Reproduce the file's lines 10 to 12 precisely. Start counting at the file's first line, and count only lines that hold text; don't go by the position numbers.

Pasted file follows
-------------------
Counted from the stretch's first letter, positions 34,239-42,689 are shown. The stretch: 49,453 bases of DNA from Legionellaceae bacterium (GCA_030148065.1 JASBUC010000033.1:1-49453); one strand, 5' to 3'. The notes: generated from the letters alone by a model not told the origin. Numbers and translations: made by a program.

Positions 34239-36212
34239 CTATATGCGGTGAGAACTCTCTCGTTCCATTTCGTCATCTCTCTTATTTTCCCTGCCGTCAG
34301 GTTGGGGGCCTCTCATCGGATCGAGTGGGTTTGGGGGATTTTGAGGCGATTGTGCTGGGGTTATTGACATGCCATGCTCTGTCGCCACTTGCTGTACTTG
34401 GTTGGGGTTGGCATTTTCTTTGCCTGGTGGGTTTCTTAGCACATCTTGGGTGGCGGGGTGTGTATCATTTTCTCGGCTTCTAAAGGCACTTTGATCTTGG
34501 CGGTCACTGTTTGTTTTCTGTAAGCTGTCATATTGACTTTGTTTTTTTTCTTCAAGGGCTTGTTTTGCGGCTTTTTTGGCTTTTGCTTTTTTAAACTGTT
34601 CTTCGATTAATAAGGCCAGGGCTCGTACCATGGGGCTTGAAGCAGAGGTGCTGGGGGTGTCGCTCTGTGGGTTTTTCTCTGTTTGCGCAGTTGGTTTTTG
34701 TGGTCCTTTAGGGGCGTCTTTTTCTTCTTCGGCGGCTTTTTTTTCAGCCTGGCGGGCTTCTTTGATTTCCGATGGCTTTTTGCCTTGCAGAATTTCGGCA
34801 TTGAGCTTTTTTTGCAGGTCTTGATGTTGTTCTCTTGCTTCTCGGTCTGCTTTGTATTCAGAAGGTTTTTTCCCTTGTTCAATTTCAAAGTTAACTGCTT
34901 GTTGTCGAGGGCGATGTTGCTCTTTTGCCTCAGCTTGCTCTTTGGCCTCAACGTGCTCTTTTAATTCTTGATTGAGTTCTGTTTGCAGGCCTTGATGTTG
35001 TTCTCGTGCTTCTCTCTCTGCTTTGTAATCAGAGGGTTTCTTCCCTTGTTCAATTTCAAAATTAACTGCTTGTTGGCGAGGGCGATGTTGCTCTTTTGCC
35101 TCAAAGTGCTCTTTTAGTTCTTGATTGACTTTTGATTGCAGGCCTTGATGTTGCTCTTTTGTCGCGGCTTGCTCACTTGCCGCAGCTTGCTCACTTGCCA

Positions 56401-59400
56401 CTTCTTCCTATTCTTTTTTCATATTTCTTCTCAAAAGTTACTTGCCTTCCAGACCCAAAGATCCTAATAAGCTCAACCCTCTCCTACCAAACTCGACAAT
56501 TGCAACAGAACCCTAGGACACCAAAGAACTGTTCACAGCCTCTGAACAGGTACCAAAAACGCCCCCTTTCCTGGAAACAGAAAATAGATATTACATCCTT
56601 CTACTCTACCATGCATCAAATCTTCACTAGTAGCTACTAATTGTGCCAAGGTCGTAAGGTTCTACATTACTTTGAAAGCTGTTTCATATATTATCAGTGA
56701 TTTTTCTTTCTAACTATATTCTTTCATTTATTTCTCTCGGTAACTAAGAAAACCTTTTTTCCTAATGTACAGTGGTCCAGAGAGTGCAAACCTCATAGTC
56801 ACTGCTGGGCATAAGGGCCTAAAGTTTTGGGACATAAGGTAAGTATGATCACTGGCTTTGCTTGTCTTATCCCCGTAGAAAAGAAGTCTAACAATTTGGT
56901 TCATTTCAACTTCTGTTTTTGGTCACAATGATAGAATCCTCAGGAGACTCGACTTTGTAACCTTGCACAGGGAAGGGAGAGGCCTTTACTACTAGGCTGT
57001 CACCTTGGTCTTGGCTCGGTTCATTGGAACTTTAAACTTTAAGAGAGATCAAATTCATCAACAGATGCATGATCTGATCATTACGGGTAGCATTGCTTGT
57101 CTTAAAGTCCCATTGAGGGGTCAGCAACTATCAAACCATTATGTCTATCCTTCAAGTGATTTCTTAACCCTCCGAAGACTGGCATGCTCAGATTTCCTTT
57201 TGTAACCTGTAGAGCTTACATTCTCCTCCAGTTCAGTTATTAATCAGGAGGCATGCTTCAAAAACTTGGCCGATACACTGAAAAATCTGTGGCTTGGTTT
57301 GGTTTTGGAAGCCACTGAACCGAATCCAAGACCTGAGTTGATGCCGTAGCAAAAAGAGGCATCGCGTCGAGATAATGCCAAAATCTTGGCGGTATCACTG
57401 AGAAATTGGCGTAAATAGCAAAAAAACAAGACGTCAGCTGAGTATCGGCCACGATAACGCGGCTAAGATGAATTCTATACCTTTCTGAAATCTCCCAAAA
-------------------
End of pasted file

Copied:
34901 GTTGTCGAGGGCGATGTTGCTCTTTTGCCTCAGCTTGCTCTTTGGCCTCAACGTGCTCTTTTAATTCTTGATTGAGTTCTGTTTGCAGGCCTTGATGTTG
35001 TTCTCGTGCTTCTCTCTCTGCTTTGTAATCAGAGGGTTTCTTCCCTTGTTCAATTTCAAAATTAACTGCTTGTTGGCGAGGGCGATGTTGCTCTTTTGCC
35101 TCAAAGTGCTCTTTTAGTTCTTGATTGACTTTTGATTGCAGGCCTTGATGTTGCTCTTTTGTCGCGGCTTGCTCACTTGCCGCAGCTTGCTCACTTGCCA